U.S. manufacturing contracted in November for the first time since May 2020 as output weakened in the face of a third-straight month of shrinking orders.

The Institute for Supply Management’s gauge of factory activity slid to 49 from 50.2 in the prior month, according to data released Thursday. The measure has fallen in five of the last six months and stands below 50, the threshold separating expansion and contraction, for the first time since the pandemic lockdowns.

“The November composite index reading reflects companies’ preparing for future lower output,” Timothy Fiore, chair of ISM’s Manufacturing Business Survey Committee, said in a statement. 

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The median projection in a Bloomberg survey of economists called for a reading of 49.7. Just six manufacturing industries reported growth in November.

A measure of prices paid for materials used in the production process fell for an eighth straight month, the ISM report showed. Input prices shrank at the fastest pace since May 2020 in a welcome sign goods inflation is easing amid less stress on supply chains.

“Notably, 87 per cent of respondents reported paying the same or lower prices in November, compared to 80 per cent in October,” Fiore said.

The group’s measure of new orders has contracted for the fifth time in six months, while the production gauge retreated to 51.5 in November. The weakest readings for both order backlogs and imports in more than two years also indicated softer demand.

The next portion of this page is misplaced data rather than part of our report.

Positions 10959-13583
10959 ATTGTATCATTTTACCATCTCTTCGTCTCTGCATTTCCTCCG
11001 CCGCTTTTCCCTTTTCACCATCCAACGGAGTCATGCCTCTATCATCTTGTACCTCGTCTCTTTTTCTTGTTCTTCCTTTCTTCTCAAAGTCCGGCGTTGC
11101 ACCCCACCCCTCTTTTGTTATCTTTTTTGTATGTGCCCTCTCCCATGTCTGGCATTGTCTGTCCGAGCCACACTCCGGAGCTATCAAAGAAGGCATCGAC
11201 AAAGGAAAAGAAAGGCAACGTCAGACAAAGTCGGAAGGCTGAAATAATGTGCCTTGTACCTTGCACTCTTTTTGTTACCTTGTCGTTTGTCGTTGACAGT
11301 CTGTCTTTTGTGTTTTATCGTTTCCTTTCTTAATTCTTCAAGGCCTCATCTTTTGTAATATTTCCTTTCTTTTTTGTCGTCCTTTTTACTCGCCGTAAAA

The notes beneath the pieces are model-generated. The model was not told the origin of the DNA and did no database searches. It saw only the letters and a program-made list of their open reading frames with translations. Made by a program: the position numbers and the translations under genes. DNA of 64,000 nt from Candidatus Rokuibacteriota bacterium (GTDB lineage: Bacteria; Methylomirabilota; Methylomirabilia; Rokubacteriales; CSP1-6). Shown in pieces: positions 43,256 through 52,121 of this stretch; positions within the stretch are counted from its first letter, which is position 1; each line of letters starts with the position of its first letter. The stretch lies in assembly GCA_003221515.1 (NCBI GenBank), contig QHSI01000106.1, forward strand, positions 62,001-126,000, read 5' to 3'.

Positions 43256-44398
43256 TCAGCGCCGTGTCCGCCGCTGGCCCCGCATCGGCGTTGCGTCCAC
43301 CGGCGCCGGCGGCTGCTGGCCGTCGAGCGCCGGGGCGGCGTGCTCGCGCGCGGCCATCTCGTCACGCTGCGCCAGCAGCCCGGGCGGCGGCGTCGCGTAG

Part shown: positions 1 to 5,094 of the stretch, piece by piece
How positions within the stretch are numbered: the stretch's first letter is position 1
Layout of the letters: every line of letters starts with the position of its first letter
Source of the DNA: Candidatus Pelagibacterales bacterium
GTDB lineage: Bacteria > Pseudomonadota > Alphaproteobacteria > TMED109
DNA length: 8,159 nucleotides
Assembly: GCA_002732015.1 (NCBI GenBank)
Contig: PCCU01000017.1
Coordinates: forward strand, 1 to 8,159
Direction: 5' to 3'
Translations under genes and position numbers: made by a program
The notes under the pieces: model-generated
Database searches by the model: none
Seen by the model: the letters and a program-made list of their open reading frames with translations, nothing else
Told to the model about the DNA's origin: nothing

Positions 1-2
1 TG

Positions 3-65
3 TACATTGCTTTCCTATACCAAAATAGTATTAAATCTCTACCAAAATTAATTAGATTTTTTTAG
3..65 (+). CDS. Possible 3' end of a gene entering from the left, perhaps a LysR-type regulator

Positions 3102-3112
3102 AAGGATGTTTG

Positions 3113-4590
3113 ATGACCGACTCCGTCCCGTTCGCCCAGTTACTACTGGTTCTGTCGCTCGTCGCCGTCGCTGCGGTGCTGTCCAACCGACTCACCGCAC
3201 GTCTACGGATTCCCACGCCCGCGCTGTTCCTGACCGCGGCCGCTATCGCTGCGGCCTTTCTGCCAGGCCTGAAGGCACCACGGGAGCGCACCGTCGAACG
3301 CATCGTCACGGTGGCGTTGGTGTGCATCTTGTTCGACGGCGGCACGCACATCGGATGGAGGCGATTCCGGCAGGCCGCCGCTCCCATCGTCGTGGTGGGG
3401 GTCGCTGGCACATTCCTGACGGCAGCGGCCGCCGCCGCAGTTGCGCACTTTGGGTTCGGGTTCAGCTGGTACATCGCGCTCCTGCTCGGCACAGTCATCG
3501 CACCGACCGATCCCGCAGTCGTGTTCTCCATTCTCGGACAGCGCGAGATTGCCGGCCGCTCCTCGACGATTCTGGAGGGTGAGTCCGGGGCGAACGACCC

A measure of customer inventories showed stocks shrank at the slowest rate since April 2020. That may help explain the falloff in new orders to manufacturers and fuel concerns about the inventory glut seen at some retailers.


The overall gauge was further weighed down by shrinking payrolls in the sector, as manufacturers cope with both labor shortages and a moderation in demand.

“Labor management sentiment continued to shift, with a number of panelists’ companies reducing employment levels through hiring freezes, attrition, and now layoffs,” Fiore said. “In November, layoffs were mentioned in 14 per cent of employment comments, up from 6 per cent in October.”


“Customer demand is softening, yet suppliers are maintaining high prices and record profits. Pushing for cost reductions based on market evidence has been surprisingly successful.” - Computer & Electronic Products

“Future volumes are on a downward trend for the next 60 days.” - Chemical Products

“General economic uncertainty has created a slowdown in orders as we approach the end of the year, and many of our key customers are reducing their capital expenditures spend.” - Machinery

“Overall, things are worsening. Housing starts are down...We’re sitting on cash (that is) tied up in inventory.” - Electrical Equipment and Appliances

“The market remains consistent: sales match expectations; there are concerns about the impact of rising interest rates on customers; most suppliers have recovered on labor, but some are still struggling; and inflation seems to have peaked, but commodity price decreases have not been passed through to us” - Miscellaneous Manufacturing

“Looking into December and the first quarter of 2023, business is softening as uncertain economic conditions lie ahead.” - Plastics & Rubber Products

A separate manufacturing survey from S&P Global showed similar results. The group’s final November purchasing managers index fell from a month earlier to 47.7, the first contraction since mid-2020.

The U.S. figures are consistent with a broader slowdown in manufacturing around the world. The S&P Global measure of factory activity in the euro area pointed to contraction, while in Japan, the gauge dropped below 50 for the first time in almost two years. Electronic hubs Taiwan and South Korea were also sluggish.